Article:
As an enduring and iconic symbol of post-World War II Japanese cinematic history, Godzilla, the King of the Monsters, has been referenced and parodied numerous times in popular culture. Godzilla and other atomic monsters have appeared in a variety of mediums, including cartoons, film, literature, television, and video games.
Kojira in Destroy All Humans 2
Reptar from Rugrats
A person in a Godzilla Costume gets interviewed.
An American poster for Godzilla vs. Hedorah (1971) can be seen in the background.
Dr. Monsters begins to daydream of playing jump rope with Gamera and Godzilla.
Godzilla makes an appearance in footage from Mothra vs. Godzilla (1964).
Godzilla can be spotted amongst the classmates during the exchange.
Ataru goes to the arcade, where he plays a game. The objective is to fight Godzilla; however, the nuclear saurian isn't the only target, as Mothra, King Kong, Ghidorah, an Xilien Ship and Rodan also appear to be featured.
The scene in question takes place in a movie theater, complete with unmistakable near-sillhouettes of Godzilla and Anguirus on the big screen.
Ataru's mother sees herself inside her home, as Godzilla, Gamera and Alien Baltan all hang around outside.
Mendo daydreams of flying over Godzilla, whose escape is prevented by the same magnetic fields that were used to keep Rodan from wandering too far away from Monsterland in Destroy All Monsters (1968).
Djinni is busying viewing TV at Manor McDuck, where he is clearly seen watching Godzilla blast Anguirus with his heat ray.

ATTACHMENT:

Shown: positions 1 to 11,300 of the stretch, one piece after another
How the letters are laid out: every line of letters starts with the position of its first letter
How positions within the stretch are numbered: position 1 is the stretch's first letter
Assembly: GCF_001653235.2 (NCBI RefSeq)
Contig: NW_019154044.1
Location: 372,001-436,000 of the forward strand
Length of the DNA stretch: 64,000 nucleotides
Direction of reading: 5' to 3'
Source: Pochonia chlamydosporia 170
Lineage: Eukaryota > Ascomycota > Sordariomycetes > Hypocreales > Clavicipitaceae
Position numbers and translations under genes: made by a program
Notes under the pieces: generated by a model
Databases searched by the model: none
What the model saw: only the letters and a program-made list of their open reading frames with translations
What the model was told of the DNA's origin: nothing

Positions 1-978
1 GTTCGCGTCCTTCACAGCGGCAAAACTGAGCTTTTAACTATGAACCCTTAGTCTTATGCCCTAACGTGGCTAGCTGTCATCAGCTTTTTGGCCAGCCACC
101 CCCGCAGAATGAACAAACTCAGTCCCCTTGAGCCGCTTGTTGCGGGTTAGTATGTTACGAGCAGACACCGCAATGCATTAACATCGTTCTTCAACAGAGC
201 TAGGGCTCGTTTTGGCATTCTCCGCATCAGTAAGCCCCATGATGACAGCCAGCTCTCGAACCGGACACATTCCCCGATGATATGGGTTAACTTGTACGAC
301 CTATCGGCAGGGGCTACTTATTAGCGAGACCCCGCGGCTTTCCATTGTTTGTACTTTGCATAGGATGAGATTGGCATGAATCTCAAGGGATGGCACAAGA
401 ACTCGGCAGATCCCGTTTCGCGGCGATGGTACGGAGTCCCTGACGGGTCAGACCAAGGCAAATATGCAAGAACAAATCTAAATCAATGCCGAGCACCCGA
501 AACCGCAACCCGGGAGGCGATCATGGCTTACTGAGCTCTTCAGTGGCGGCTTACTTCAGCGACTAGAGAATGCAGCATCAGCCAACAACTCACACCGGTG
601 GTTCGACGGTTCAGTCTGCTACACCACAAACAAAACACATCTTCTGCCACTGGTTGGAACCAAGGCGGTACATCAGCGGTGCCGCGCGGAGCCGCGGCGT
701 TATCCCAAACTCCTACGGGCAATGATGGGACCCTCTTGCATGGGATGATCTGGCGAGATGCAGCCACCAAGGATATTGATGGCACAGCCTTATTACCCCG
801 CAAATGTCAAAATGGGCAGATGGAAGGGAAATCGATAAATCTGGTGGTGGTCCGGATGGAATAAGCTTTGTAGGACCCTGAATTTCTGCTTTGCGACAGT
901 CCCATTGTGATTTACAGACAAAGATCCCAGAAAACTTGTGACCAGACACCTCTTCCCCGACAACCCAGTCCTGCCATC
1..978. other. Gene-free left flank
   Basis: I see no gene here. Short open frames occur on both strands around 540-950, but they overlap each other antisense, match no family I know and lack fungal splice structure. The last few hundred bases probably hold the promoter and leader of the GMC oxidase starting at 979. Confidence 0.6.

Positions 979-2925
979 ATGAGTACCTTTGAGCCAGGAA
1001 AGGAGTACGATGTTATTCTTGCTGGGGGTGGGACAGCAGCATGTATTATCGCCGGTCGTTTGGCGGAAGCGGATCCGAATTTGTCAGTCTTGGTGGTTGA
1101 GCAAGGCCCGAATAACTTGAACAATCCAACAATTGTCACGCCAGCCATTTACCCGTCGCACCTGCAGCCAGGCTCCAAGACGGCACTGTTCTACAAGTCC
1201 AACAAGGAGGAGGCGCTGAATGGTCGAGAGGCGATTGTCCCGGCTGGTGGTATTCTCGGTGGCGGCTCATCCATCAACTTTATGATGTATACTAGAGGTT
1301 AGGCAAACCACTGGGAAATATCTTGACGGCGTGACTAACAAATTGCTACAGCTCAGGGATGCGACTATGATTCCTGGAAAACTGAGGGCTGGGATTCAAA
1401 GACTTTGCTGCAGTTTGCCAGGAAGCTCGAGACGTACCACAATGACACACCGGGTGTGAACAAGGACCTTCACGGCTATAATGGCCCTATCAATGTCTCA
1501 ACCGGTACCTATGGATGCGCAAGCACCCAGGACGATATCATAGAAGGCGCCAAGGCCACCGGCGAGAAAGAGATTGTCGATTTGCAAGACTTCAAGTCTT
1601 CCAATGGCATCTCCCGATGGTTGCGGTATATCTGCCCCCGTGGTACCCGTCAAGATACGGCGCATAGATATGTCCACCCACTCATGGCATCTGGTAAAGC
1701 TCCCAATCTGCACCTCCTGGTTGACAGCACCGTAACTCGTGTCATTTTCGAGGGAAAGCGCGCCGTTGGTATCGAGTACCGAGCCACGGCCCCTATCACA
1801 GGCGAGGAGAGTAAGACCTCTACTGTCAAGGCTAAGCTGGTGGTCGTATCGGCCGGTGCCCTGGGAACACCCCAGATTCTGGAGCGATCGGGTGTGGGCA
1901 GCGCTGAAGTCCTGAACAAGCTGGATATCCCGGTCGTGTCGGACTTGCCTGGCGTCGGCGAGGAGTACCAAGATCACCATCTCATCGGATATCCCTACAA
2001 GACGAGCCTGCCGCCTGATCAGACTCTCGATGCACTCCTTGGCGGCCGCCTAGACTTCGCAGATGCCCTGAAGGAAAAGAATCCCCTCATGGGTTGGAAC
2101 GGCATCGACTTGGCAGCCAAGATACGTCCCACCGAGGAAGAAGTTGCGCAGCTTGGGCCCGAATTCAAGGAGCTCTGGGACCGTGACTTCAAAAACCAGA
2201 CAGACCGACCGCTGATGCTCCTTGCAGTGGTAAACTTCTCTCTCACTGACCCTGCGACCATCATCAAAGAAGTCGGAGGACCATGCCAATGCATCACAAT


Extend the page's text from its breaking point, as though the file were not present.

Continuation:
The famous Godzilla action figure that decorated the background of the living room set for much of the show's run (October 18th, 1988 through May 21th, 1997) can be found in the top left hand corner of the accopmanying still.
Jesse Katsopolis returns from a date with Becky. After attempting with futility to inflate Michelle's new toy (a blow-up Godzilla doll) he unsuccessfully attempts to schedule another date.
In this early episode of the movie-mocking program Mystery Science Theater 3000, Dr. Forrestor sends Joel, Tom Servo and Crow T. Robot the 1973 Toho film Godzilla vs. Megalon. Joel and the bots have a fun time picking apart the special effects and the movie's English-dubbed dialogue. Two skits performed by the characters directly mock the film, including a comedic "translation" of Jet Jaguar's theme song.
Mystery Science Theater 3000's second season came to a close with Joel and his robot companions riffing on Toho's Ebirah, Horror of the Deep (1966). This episode features a neat jazz ditty performed by Joel in an attempt to explain to the bots just who Godzilla is and how he came to be. Another segment has Tom and Crow making fun of Mothra's twin fairies until Mothra shows up. Mothra is voiced by future series host Mike Nelson.
A two-second clip of Godzilla's tail slide from "Episode 212, Godzilla vs. Megalon" was shown in the show's introductory sequence from "Episode 317, Viking Women vs. the Sea Serpent" until "Episode 512, Mitchell".
Decorating the walls are posters for Toho's "Godzilla on Monster Island" (aka Godzilla vs. Gigan ) and "Godzilla vs. Cosmic Monster" (aka Godzilla vs. Mechagodzilla ). Kaiju fans will also note that "Godzilla vs. the Sea Monster" (aka Ebirah, Horror of the Deep ) and Godzilla vs. Megalon (1973) were both featured on Mystery Science Theater 3000 in early 1991.
In a pre-opening credits parody of Masterpiece Theater, series regular Yakko introduces a series of destructive events culminating in the appearance of Godzilla, who, after delivering his distinctive roar, proceeds to inundate the screen in a wall of flame.
Critic Jay Sherman shows clips from films that the Oscars overlooked, which includes a movie about a deaf Godzilla.